No-one mentions the unspeakable and enduring pain that adoption brings but really, it's obvious when you think about it: separating a mother and child is absolutely devastating and both suffer profoundly as a result. As for me, I feel like I am in a hell of endless mourning for the son I lost.

  12. I lost my daughter to adoption in 1982. I was led to believe that it was my only option and was offered no support from my family. This decision has shaped my whole life as there has always been a piece of me missing - like an incomplete jigsaw. I did remarry and have two more children. I feel guilty because they should be enough for me, but I still need that one more thing and always will. I have had counselling and am on anti-depressants, which I would dearly love to give up, but my attempts to even reduce the doage have taken me back to being a crazy emotional bitch. Please, please if there is any other option than adoption - take it!!

  13. I lost my son to adoption 50 years ago. This was the worst and most traumatic thing that has ever happened to me. Please do not put your child up for adoption. You will regret it for the rest of your life. My son DID NOT have the wonderful life they promised me he would have so we both have suffered severe damage. Please read "The Primal Wound" by Nancy Verrier for a better understanding of how adoption effects children.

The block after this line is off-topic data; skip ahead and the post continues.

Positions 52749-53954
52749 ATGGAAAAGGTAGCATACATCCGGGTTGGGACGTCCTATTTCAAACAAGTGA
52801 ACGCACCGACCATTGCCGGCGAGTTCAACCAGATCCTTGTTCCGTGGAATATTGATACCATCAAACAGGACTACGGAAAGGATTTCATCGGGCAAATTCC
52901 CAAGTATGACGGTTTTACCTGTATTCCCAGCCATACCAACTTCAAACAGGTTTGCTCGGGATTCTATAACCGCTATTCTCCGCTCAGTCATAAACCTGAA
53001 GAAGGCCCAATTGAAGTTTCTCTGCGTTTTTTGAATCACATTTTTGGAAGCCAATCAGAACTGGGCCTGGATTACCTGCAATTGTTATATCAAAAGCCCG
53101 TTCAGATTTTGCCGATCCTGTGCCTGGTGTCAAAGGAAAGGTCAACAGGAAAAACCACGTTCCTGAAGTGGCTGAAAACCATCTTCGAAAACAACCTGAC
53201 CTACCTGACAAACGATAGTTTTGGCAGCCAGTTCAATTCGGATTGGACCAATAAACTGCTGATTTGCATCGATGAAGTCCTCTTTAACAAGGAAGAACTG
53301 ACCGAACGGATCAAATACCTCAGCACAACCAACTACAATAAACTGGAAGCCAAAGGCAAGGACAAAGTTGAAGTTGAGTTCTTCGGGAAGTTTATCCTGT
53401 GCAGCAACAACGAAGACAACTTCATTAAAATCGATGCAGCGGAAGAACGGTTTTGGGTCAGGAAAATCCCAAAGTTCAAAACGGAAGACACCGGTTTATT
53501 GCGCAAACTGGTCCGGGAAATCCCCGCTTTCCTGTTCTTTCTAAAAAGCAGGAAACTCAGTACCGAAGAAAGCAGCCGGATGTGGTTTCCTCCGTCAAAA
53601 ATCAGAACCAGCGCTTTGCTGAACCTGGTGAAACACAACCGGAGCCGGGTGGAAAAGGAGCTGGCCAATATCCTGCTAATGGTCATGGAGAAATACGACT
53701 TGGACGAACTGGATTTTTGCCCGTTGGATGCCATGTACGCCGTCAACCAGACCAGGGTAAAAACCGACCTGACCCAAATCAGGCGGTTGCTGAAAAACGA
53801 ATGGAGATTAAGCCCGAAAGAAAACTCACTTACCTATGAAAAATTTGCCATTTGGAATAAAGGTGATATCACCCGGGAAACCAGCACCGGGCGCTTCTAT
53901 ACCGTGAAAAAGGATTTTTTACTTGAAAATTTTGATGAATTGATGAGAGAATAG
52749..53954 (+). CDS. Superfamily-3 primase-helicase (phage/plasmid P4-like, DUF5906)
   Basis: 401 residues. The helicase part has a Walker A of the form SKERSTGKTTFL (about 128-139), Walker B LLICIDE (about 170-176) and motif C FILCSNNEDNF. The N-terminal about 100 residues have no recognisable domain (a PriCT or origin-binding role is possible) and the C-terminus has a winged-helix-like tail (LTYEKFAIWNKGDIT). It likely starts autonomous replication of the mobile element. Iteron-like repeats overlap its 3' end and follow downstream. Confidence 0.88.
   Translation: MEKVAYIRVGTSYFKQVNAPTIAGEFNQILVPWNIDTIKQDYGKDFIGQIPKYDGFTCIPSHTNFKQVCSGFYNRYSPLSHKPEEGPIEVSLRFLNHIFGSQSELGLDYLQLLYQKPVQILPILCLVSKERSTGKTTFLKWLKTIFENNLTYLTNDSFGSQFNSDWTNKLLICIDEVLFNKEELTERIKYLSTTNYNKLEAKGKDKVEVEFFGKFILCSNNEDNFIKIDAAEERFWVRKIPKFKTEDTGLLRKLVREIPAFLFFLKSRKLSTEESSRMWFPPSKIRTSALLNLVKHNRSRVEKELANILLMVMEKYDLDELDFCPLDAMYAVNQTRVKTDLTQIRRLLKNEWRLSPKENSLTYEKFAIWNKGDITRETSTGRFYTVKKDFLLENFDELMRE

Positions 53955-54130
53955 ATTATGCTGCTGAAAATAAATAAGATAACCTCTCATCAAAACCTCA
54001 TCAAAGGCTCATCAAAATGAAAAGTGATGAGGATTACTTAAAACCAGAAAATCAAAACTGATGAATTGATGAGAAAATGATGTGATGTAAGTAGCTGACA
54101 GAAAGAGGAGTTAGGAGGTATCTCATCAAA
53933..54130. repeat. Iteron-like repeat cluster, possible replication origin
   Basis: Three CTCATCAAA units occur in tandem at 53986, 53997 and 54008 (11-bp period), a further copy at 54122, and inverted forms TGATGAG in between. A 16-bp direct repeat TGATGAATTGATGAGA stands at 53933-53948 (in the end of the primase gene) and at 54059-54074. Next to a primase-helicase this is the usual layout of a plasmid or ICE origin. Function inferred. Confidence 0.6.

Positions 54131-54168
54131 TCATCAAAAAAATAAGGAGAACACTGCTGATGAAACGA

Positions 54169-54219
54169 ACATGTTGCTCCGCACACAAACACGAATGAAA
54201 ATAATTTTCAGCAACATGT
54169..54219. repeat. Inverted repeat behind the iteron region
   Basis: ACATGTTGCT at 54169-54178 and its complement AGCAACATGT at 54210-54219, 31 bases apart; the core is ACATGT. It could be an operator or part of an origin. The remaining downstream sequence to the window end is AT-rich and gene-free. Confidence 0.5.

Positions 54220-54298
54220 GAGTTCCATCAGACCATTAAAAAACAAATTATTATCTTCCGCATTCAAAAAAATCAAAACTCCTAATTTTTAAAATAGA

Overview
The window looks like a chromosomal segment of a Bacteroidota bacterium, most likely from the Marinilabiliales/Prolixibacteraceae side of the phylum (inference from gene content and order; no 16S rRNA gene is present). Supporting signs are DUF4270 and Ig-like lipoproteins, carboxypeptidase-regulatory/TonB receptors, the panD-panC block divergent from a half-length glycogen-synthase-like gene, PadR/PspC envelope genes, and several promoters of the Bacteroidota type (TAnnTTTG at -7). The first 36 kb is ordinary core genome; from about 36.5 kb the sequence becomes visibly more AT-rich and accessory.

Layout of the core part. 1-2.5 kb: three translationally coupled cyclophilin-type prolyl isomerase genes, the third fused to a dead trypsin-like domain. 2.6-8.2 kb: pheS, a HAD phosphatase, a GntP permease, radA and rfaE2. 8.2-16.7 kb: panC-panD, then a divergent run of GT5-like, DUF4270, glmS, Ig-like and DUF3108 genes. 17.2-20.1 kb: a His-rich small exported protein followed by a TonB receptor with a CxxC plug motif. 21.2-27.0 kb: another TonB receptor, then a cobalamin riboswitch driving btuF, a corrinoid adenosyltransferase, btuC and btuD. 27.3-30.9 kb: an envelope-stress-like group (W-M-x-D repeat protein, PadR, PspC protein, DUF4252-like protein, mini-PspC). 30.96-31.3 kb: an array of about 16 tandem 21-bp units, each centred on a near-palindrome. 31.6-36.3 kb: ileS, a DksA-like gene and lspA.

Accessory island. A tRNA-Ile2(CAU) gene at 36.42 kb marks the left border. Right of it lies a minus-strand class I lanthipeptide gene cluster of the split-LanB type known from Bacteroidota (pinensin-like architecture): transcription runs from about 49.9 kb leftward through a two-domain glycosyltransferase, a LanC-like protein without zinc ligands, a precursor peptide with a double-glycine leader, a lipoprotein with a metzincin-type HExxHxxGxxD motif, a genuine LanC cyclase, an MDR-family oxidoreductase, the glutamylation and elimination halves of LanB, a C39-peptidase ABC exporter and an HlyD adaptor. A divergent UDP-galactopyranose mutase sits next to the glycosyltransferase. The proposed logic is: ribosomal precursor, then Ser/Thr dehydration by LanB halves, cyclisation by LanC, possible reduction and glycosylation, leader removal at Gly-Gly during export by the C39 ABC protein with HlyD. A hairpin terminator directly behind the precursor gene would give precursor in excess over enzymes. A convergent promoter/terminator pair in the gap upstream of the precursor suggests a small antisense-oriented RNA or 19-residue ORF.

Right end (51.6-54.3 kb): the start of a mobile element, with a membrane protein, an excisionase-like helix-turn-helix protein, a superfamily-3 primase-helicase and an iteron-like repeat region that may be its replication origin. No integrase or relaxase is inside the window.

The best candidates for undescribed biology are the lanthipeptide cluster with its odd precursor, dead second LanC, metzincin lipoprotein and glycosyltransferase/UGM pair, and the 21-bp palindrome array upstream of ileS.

14. If you relinquish your baby, you become used as a breeder mare, a birth vessel, a rented uterus, or a handmaiden who gives birth for a stranger (who is usually infertile !). If you relinquish your baby, you also become like a pruned tree, whose fruit has been snatched away (many times while still wet !). You will bear the emotional (and many times physical) scars forever and ever. The tears of your loss will flow from you forever like the sap from a pruned tree. If you relinquish your baby, you will become a shell of your former self who has been robbed of your most valuable possession. You will be forever negatively changed, scarred, and trapped in an emotional nightmare if you hand your baby over to complete strangers. Your feelings, hopes, and dreams will be trampled on, disregarded, and forgotten. This is all about the entitled adoptive couples, not about you or your baby's best interests ! Adoptive parents are "touched" by adoption, but birth mothers are "torched" by adoption. Our torching sears down through every layer of our body and mind, and the burning pain is never extinguished. The burn leaves a gaping wound right through the heart. Adoption punishes the birth mother for her fertility and rewards a complete stranger for her infertility. How violent, bizarre, and unnatural is that? No one, absolutely no one has a right to anyone else's womb-wet baby. Our babies were NOT "gifts", and they were NOT unwanted. When will the theft of infants in this country stop? It is an unethical and immoral tragedy for both the birth mother and her child. Blood is not thicker than water in adoption. The adoption exploitation, coercion, and manipulation continues even today, even though it is one of the worst failed social experiments of the last century. The absolute WORST things about adoption is that your child will FOREVER believe that you didn't want him or her, and you didn't love him or her. The lost years will be gone FOREVER. All that will remain are the fragmented, broken pieces for both you and your baby. Please keep your baby.